Way back 2018 at least $5.3 million were spent by energy corporations and other groups, efforts were put up in hopes of getting through to Beacon Hill legislators and policymakers.
According to reports, some of the companies that spent the most amount was associated with companies with renewable energy. This does not go as far as the numbers in 2017, where several groups also spent an amount of almost $5.1 million on lobbying alone.
From the records way back in 2015, the amount spent on lobbying has increased by more than two folds. In 2015 there were two dozen companies who reported about lobbying and summing all of them to an amount of $1.2million. Now the amount for lobbying has increased above marginal levels.
Due to the shift of energy resource in Massachusetts, it has already increased its spending capacity to a maximum, with the rise of different forms of energy power plants – wind, solar, hydro. This also includes Martha’s Vineyard or also known as the largest industrial-scale wind-powered power plant.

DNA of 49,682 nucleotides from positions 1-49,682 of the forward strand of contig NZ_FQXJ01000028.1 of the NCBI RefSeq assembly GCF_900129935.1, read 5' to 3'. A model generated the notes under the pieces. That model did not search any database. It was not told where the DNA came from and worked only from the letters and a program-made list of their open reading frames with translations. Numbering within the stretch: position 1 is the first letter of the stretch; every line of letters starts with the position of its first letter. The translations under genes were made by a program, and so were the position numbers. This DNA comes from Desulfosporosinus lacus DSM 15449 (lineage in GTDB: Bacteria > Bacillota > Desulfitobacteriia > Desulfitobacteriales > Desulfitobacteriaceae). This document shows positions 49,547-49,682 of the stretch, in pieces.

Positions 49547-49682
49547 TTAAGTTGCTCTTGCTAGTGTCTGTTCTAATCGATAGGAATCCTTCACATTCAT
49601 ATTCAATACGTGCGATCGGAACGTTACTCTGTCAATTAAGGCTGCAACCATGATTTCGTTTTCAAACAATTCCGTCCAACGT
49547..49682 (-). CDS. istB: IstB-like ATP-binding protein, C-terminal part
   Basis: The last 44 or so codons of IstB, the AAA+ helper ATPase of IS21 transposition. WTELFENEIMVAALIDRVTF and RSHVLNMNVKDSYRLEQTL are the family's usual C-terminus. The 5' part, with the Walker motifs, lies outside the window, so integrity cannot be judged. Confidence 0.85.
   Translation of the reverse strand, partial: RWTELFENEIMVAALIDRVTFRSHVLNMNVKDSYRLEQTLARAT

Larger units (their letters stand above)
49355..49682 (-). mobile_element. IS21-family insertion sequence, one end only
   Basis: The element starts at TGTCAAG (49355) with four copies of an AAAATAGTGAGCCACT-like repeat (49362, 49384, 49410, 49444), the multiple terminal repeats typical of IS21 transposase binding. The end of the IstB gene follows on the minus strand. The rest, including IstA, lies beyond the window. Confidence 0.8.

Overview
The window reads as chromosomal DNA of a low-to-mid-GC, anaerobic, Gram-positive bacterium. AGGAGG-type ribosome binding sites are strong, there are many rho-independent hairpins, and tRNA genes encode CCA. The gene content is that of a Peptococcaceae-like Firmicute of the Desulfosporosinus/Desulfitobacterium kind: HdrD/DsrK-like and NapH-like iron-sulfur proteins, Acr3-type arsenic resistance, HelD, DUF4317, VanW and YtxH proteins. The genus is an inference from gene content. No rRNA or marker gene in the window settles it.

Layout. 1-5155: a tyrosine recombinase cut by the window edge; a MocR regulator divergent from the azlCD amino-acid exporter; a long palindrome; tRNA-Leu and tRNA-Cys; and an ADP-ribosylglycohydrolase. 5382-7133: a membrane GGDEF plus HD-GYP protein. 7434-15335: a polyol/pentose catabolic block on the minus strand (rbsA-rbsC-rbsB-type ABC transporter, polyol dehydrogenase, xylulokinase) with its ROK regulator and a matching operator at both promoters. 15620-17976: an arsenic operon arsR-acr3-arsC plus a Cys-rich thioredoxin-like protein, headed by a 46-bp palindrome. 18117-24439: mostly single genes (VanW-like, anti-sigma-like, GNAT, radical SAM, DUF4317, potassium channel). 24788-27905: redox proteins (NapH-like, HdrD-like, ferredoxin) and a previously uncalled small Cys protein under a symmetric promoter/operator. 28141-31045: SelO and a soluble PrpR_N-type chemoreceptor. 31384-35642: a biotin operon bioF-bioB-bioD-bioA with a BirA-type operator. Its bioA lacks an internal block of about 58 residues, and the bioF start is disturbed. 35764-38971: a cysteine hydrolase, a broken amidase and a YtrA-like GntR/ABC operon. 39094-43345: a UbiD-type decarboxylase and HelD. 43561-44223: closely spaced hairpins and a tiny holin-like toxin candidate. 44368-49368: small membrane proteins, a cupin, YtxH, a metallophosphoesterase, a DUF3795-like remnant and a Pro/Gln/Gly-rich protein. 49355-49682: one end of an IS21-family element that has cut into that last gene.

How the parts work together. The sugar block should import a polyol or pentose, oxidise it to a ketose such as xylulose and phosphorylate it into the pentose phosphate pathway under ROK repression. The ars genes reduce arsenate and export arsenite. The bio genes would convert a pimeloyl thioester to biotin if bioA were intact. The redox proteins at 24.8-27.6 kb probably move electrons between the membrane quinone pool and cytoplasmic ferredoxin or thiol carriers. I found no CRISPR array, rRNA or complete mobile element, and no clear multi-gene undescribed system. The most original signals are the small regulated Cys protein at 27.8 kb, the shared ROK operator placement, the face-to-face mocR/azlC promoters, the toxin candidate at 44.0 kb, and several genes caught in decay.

This is due to the 2016 bipartisan energy bill signed by Republican Gov. Charlie Baker. The bill allows the usage of clean energy generation in the state; this also includes wind energy powered power plants.
NextEra Energy was the top company in 2018 that spent most on lobbying, calling itself as one of the top utility companies and the largest producer of solar and wind energy. $372,00 was spent on lobbying alone.
“We regularly engage constructively in public policy discussions that affect our business activities in the region,” Joe Dalton, a representative from NextEra said. “We work to be completely comprehensive and transparent in our costs, ranging from phone, travel, and staff time for meetings, to the full retainer of a public affairs firm.”
The amount spent on lobbying has been increasing for the past two years it has already increased more than 200% of its price. Companies have been putting and stressing so many efforts in lobbying and innovating a cleaner way of having a source of energy in the state.